With Great Force

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Drawn & Quarterly /Courtesy

A medium simultaneously obscure and ubiquitous, the comic book is often dismissed as reading material for nerds, children and nerdy children. After all, famous characters like the X-Men and Batman constantly find their way on screen in the latest special effects-ridden blockbuster du jour, searing themselves onto the mainstream public’s consciousness like the sparks of an overwrought explosion. But despite these films’ appeal, most casual fans don’t end up scanning the panels of these mythical characters’ origin stories.

For Oakland-based author Daniel Clowes, the comic book represents an intermediary between the visual and the literary, a possibility to transcend the limitations of both prose and film. An observer of the strange fixations of the human mind, Clowes centers his stories around his characters — complete with off-putting idiosyncrasies and rich internal worlds — as they move through bleak suburban landscapes. His new book, “The Death-Ray,” transplants Clowes’s misanthropic philosophical musings into a genre known for anything but its nuanced view of morality: the super hero comic.

Originally written in 2004 as part of his serialized comic books “Eightball,” “The Death-Ray” is the story of Andy, a downtrodden high school loner who discovers he has super strength after he takes his first inhale of a cigarette and  accidentally activates the secret powers his deceased father bestowed upon him. And Dad left Andy with another surprise, too: the Death-Ray, a yellow gun that looks like an unassuming toy but can actually annihilate any squirrel, bully or other target of Andy’s choosing. Armed with more firepower than he knows what to do with, faced with peer pressure and plagued by disturbing sexual fantasies, Andy blunders through a bumpy ethical terrain as he comes to grips with the Death-Ray’s violent potential. ”The Death-Ray” puts the superhero’s pursuit of truth, justice and the American way under a big question mark, facing the reader with the devastating consequences of Andy’s assurance in his ability to do right.

“I was working on that story from the time after 9/11 to the build-up of the Iraq war and was immersed in that news cycle,” said Clowes in a phone interview. “So when I reread (“The Death-Ray”) now (I see) it was clearly informed by that notion that we are a superpower and that what we do is inherently the right decision and what a catastrophe that can be. Though I can’t say that was necessarily something running through my mind while I was drawing it. It was more about the specific characters at the time.”

Like realist authors such as Balzac and Flaubert, Clowes upholsters his narratives around the interaction of a character’s consciousness with his specific surroundings. Narrated by the adult Andy as he recalls his teenage escapades of superherohood, “The Death-Ray” takes a focus on the protagonist’s interiority in the vein of the 19th century realist novel. Like the protagonists of his other critically lauded works “Wilson” and “Ice Haven,” Andy bares the inner workings of his mind before the reader, from his obsession with his middle-aged housekeeper to his yearning for a sense of closeness with the people around him.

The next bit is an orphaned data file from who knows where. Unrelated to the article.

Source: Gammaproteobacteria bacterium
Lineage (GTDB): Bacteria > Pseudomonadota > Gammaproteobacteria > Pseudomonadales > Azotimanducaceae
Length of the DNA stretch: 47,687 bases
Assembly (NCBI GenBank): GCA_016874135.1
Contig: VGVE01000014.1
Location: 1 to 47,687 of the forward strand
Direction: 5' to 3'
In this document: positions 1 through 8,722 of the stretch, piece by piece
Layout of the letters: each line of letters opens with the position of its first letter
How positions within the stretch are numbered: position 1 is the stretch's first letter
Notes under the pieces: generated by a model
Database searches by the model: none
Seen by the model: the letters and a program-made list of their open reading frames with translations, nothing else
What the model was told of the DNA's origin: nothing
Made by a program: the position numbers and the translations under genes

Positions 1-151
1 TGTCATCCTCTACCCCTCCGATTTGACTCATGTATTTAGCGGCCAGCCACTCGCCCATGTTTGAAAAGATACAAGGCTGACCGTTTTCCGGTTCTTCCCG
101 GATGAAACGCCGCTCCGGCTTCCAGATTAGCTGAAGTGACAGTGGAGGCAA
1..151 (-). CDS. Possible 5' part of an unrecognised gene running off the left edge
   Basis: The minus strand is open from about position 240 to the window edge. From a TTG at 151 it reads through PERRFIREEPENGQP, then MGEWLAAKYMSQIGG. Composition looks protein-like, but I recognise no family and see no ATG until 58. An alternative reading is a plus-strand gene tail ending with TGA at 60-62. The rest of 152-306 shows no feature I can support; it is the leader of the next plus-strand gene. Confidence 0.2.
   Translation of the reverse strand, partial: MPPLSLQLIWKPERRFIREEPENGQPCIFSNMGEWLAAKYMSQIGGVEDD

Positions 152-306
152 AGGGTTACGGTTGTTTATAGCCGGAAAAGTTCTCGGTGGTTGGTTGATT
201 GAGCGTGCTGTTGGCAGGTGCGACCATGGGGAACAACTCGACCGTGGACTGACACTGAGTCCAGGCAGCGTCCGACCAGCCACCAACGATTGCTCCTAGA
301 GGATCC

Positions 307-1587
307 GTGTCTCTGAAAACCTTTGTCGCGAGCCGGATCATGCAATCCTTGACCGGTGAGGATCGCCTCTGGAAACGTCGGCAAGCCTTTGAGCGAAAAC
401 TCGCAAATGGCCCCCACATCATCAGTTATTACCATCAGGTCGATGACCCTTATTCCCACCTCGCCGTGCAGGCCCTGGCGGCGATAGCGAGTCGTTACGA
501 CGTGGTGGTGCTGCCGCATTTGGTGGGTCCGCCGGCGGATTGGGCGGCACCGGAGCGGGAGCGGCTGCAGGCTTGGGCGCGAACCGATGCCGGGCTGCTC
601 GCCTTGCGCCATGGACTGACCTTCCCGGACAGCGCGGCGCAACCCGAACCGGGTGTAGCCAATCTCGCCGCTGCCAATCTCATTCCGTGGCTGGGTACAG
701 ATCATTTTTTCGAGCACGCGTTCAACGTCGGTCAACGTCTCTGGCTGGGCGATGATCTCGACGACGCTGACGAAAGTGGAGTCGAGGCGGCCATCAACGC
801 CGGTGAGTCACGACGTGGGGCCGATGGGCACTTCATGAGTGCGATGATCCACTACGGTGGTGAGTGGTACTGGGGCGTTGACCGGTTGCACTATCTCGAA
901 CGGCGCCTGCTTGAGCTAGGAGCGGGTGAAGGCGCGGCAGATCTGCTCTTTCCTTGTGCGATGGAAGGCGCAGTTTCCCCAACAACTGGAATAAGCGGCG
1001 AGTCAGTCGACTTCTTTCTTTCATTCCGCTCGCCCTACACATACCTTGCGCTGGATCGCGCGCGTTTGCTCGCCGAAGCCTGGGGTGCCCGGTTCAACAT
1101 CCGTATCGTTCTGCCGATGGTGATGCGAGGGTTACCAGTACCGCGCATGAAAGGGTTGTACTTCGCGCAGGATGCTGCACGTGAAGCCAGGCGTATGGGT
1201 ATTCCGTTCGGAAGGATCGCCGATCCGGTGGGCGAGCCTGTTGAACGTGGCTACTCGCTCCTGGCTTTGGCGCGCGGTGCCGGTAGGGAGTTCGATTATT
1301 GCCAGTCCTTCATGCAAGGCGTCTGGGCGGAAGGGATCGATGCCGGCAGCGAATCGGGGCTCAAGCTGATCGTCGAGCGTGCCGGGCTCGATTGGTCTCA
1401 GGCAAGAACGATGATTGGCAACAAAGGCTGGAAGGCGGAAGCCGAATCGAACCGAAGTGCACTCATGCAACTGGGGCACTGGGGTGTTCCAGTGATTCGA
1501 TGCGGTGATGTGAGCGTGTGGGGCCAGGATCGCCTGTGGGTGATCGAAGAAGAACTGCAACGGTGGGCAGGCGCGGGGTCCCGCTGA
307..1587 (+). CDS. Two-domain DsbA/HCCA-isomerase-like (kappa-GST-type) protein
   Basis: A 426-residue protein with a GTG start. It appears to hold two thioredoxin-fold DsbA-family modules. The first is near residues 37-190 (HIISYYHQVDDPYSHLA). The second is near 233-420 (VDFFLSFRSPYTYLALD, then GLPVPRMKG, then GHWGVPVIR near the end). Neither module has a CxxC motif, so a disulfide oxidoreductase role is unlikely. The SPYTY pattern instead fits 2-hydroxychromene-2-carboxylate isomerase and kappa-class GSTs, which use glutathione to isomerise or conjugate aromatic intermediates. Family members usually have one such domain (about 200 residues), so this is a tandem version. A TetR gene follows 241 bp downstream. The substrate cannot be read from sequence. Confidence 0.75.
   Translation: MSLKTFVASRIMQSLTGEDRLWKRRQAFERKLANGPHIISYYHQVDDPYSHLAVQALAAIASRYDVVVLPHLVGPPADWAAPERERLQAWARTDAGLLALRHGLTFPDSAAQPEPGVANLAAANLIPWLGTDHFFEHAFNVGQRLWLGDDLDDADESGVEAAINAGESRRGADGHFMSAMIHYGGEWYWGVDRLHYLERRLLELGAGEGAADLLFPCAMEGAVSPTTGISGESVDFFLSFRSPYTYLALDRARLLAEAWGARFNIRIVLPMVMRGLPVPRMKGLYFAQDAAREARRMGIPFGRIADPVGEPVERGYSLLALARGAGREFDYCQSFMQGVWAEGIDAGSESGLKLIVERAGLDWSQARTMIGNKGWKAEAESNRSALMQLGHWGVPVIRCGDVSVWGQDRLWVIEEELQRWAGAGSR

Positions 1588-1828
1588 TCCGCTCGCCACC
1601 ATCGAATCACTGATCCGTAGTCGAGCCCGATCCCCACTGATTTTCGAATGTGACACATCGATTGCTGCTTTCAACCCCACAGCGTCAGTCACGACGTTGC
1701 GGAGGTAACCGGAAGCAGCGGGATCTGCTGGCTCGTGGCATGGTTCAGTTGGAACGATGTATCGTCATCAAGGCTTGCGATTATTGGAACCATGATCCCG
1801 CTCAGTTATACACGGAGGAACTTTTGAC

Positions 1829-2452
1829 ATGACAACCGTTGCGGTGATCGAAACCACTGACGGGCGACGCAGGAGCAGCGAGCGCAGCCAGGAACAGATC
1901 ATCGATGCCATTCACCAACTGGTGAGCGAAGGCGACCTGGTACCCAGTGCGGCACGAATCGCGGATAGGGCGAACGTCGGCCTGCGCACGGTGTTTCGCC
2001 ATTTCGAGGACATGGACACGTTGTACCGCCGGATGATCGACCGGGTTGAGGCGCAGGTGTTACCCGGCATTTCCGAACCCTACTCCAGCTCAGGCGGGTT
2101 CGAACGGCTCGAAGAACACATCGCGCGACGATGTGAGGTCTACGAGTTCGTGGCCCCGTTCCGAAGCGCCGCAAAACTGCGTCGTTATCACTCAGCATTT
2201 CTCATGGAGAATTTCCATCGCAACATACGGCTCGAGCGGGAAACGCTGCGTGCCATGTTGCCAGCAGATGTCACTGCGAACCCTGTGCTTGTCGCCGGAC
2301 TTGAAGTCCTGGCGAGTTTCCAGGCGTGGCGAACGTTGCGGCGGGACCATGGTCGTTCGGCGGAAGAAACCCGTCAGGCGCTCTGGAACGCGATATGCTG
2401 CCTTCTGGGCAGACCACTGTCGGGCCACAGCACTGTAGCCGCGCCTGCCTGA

“You’re always looking for that character that will get you out of bed every morning because you can’t wait to see what he’s going to do next, and that tends to be characters that might not be aware of their own baser motives… Every person you meet has some crazy, twisted thing they are thinking about at all times, I’m convinced.” explained Clowes when asked about his protagonists’ evolution.

Though much of the plot of “The Death-Ray” occupies a realm of fantasy, its focus on the weird details of the subconscious twists the familiar rise-of-the-underdog story it initially appears to be. Andy’s internal monologues linger on philosophical issues; as he walks his dog or shops for groceries, he ponders the dynamics of human interactions and the difficulty of righting injustice. Though Clowes does not use any one character as a mouthpiece for his own ideas, he admits that the prose component of his comics delves into the different viewpoints of issues that he finds himself thinking about as he goes about the routine of his day.

In addition to its ambiguous stance on philosophical issues, “The Death-Ray” uses an ambiguous visual language. Like an out-of-focus lens, some of the panels leave cut off parts of speech bubbles or unexpectedly switch to a dream sequence, blurring the lines between the story’s reality and the characters’ perception.

Many of Clowes’s drawing compositions rely on the devices of film, which is no surprise considering he has also written the screenplays of the film adaptations of two earlier comic books, “Ghost World” and “Art School Confidential.” Different drawing styles and color schemes accompany the various facets of Andy’s story as it unfolds, visually distinguishing the different chapters of his life.

An untraditional superhero comic by all means, “The Death-Ray” might not have the broad impact of stories about the famous crime-fighting mutants of pop culture. But as Clowes continues to push the boundaries of the comic book as a medium, his work inspires a new appreciation of its storytelling potential with every panel.

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